Australians are said to hold the 9th most powerful passport in the world, yet according to an estimate from the Board of Airline Representatives of Australia over 100,000 Australians are currently stranded overseas, trying to return home.
Since the beginning of the pandemic, arrival caps, soaring airfares and mandatory hotel quarantine costing over £1,500 a person has made the prospect of returning home near impossible.
Meanwhile, more than 30,000 British citizens have returned to the UK on 142 Government charter flights from almost 30 different countries since the outbreak of coronavirus. While individual circumstances may differ, one pattern is resoundingly common – Australians abroad (or “antipodeans”) have been abandoned by their government throughout the pandemic. Most recently, this is due to new limitations which have capped the number of citizens allowed to fly home to just 4,000 a week.
In pre-pandemic days, the Australian accent frequently echoed throughout the concrete jungle that is London. The Australian High Commission is located just across the road from the Strand Campus. However, many are now facing job loss, visa expiry and a consequent inability to access government health or welfare benefits. Therefore, the thousands seeking to return home are Australians who left the country well before the pandemic, not reckless holiday makers. This reality stands in stark contrast to the public statements of many Australia politicians including Trade Minister Simon Birmingham, who has ignored the complexities associated with the decision to go home by declaring that, “If you wanted to come back you should have already come back”.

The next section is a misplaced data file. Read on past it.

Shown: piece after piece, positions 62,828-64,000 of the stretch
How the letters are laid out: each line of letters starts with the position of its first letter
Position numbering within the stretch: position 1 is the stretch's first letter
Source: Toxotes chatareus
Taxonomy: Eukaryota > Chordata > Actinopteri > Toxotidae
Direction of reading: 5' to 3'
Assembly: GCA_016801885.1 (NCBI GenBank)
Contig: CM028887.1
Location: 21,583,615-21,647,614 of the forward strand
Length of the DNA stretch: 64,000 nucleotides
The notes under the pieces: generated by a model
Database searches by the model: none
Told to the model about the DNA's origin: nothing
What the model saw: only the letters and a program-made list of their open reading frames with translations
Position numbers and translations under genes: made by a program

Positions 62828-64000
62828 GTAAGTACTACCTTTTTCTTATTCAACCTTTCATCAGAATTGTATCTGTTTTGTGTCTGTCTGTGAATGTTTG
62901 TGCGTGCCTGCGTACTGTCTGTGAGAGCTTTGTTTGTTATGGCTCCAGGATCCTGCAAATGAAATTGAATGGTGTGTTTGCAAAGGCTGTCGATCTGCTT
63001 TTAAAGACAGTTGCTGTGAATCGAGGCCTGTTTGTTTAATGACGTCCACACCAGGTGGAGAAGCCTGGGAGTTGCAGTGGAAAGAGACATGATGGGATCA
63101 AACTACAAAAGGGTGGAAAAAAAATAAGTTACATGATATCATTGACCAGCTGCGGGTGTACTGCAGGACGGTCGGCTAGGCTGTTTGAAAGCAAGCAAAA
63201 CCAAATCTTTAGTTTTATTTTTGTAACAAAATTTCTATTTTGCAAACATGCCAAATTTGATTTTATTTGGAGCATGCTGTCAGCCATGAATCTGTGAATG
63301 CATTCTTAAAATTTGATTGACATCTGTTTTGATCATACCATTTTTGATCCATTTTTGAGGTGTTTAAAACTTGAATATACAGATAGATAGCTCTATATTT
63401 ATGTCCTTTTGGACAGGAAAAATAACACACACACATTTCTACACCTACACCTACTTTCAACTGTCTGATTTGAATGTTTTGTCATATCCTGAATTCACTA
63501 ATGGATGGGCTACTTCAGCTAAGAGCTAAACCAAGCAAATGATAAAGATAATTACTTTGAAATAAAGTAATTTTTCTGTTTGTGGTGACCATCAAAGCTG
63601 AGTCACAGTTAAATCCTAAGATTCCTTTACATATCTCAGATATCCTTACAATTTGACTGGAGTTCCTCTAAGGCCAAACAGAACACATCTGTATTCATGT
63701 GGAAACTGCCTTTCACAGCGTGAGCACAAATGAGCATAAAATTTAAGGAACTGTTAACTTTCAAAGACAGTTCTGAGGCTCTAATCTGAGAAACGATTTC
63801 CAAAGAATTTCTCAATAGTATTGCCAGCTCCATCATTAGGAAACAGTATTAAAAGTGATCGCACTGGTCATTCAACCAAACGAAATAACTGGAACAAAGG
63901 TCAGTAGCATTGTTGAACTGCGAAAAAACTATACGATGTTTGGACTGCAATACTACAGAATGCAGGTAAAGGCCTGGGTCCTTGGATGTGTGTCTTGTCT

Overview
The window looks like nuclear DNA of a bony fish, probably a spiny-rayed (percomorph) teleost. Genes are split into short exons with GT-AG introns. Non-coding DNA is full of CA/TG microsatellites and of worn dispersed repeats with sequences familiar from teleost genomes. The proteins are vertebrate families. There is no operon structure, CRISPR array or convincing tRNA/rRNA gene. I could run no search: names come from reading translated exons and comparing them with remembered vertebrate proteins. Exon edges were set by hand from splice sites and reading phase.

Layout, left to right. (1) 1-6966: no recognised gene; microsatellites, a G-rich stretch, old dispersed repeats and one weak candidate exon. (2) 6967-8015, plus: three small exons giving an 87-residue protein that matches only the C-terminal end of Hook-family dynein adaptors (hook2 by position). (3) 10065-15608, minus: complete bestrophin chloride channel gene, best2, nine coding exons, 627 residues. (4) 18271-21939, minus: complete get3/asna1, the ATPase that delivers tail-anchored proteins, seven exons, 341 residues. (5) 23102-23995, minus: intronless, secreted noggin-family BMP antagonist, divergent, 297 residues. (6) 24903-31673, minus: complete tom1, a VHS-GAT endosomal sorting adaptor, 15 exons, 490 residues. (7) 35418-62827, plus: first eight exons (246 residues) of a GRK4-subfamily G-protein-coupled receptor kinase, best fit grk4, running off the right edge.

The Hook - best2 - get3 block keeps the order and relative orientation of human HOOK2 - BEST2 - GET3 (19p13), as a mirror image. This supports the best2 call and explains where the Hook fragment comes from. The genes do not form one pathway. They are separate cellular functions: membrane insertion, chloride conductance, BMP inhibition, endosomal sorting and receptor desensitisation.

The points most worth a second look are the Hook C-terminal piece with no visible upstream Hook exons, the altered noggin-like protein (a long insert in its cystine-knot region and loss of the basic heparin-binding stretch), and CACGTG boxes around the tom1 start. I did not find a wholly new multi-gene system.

Alex Barbier, a third year International Relations student at King’s, informed Roar that while the government did urge citizens to return in March, he believed it was a message aimed at short term travellers, not full-time students studying at institutions like Kings. Those who have a degree to study, a year long housing contract, internships and jobs were advised to stay where they were. The path Covid-19 has taken has been completely unpredictable and six months on, their lives today are fundamentally different to that in March.
Australians abroad are still awaiting a solution. At the beginning of September, the Australian government announced a one-off loan of £1094 for individuals stranded abroad to book an economy-class ticket home, reflecting how out of touch the Australian government was. Airlines have been prioritising extortionately priced business class tickets due to the financial unviability of flying just 20 passengers.
This prioritisation of business class tickets and higher-paying customers as a means of remaining profitable is no secret. The Chief Executive of Qatar airways (one of the few commercial airlines flying to Australia), Al Baker, declared that, “…because we have such a limited number of passengers that we can carry, we have no other alternative but to maximise the yield that we get”.
The frustrations of thousands are encapsulated in 3rd year PPL student Saras Sawhney’s sentiments, “Australia’s success in keeping rates of domestic transmission low is commendable. But we cannot forget that a major component of this success is one of the world’s strictest border policies. Preventing unnecessary travel is defensible but enforcing measures which make it de facto impossible for Australian citizens in desperate circumstances to return home is not. Worse still is what can only be called wilful ignorance, in Mr Birmingham’s case, of the lived experience of these 100,000+ Australians. More can be done and must be done”.